fiction

SCUM*

They are cooking a roast dinner. She is rifling through the drawers, searching for her favourite knife, and he is behind her, smashing some meat with a mallet.

“Carrot,” she says, to no one in particular.
“What?” he shouts over the thuds of hammer on flesh.
“Oh, nothing. I was just thinking aloud,”
“About what?”
“About these carrots,”

He stops.

“What about them?”

She has been good today. No outbursts, no tears, no troubling comments, no injuries, no nastiness. She has washed her hair, and brushed it. She has been writing a lot. She has had a glass of wine. Hopeful of her good mood, he anticipates an observation about the carrots’ phallic nature; perhaps even a dick-size joke, a cheeky comparison, the carrots being tiny, himself being too big.

“Carrot,” she says again, picking one out of the bag and inspecting it.
“Yeah?”
“Carr-ot.”
“Why are you pronouncing it weird?”
“Car-rot.”
“Is that how they say it in France?”
Ca-rrot.”
“Why are you saying it like that?”

He stares blankly at the back of her head, mallet in hand.

As she turns to face him, her knife catches the light.

“Carrot,” she says, slowly, “sounds like a blend of ‘garrote’ and ‘carotid.’”

Potential For Violence enters the room and stands between them. The three of them share a long, tense twenty-seconds together in the tiny kitchen.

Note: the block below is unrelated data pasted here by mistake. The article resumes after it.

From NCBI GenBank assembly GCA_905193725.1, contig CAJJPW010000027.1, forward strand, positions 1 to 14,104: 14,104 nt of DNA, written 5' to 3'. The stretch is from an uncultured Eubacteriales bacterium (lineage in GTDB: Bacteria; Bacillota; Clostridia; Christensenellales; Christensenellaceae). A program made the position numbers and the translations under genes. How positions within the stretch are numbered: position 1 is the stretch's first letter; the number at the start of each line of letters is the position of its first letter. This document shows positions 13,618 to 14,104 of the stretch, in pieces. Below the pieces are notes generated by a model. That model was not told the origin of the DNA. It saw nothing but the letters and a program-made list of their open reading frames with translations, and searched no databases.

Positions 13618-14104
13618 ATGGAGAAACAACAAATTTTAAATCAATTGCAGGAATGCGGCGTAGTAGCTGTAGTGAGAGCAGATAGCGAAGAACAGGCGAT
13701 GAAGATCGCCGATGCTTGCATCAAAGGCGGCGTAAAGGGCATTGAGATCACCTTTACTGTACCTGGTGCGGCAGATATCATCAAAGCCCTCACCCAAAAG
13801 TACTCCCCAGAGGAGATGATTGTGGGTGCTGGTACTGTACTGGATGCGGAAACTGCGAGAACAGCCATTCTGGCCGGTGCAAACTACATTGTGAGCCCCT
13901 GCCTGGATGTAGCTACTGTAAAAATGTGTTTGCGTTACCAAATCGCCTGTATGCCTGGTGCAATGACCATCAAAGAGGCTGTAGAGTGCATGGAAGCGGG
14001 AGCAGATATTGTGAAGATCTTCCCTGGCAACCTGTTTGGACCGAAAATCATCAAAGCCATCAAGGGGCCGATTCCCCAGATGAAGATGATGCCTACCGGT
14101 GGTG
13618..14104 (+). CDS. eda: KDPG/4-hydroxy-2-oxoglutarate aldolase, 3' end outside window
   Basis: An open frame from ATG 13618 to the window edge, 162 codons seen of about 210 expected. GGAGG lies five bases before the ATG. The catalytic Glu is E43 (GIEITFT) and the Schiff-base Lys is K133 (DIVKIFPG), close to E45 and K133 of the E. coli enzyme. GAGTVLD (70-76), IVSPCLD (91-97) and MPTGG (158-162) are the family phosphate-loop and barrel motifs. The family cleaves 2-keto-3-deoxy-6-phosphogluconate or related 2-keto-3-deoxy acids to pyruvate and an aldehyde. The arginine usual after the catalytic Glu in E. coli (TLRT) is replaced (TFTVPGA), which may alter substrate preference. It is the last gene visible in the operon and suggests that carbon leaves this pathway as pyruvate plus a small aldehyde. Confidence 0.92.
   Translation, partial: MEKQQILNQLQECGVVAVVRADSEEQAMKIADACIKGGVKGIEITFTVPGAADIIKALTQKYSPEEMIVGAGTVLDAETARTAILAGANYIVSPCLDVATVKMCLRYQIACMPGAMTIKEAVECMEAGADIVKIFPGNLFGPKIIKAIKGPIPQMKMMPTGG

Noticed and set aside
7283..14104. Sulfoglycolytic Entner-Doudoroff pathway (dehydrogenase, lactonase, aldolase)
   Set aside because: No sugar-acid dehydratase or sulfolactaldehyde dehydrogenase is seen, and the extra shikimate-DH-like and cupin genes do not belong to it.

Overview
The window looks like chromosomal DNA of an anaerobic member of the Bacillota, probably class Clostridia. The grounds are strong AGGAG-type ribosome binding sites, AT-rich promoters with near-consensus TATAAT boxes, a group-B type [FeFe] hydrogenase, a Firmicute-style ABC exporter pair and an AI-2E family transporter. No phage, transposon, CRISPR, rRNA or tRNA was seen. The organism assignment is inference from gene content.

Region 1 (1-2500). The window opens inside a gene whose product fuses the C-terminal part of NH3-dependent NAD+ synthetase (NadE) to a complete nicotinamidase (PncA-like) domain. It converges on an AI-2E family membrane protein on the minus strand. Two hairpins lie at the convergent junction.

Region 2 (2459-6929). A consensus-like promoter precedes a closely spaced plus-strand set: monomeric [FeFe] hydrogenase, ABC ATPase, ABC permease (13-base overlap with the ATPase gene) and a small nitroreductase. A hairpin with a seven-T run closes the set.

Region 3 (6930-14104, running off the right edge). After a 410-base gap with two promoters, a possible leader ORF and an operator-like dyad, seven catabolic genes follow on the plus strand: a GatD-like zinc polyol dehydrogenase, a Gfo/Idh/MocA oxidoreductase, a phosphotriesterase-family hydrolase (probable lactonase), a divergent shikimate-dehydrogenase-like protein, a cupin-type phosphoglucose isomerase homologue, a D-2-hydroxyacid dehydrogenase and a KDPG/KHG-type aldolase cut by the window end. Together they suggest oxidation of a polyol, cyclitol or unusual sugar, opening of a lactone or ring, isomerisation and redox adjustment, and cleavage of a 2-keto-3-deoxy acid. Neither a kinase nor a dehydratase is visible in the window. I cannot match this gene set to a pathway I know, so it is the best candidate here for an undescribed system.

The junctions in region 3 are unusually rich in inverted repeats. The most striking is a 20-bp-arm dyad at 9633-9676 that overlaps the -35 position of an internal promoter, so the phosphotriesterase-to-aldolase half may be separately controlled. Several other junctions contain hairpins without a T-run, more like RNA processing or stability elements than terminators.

“Oh gosh,” she says, suddenly, “I think I’ve been watching too many true crime documentaries lately!”

She laughs, eyes down, embarrassed. She replaces the knife with a glass of wine and sips with a wide smile.

“Yep!” he says, relieved, remembering why he loves her, “sounds like you’re right, babe,” he quietly places the mallet down on the counter, “so let’s watch some comedy on the box tonight then, shall we?”

Potential For Violence leaves the room as quickly as he arrived.

“Sure,” she replies cheerfully, and goes back to skinning the bright orange cocks.


*Society for Cutting Up Men

Standard
poetry, prosetry

This Time

We’ve said it seriously a few times before we really need to stop we cannot possibly carry on like this we can’t keep doing this shit anymore this is getting out of hand we’ve got to calm down we’ve got to stop and this time this time we really truly mean it

so we pledge and sit indoors on a Friday night sober and tired shaking and wired phones buzzing ignore ignore ignoring wake up Saturday morning wow how good it feels to have slept to feel clear in the head to have spent nothing no fights no sex no shame no regret

so let’s celebrate with a bottle of wine and some shots and a few lines because now we know that we can do it or rather do without it so we’re fine and we deserve it because we’ve worked so hard all week and we’re young and it’s fun so why should we impose these crazy rules on ourselves life is for living drugs are for taking drinks are for drinking music is for dancing so fuck it let’s live it let’s do it let’s do this

and then in a couple of days when you’re sick and skint and I’m a depressed mess we can have our little chat again and pledge again and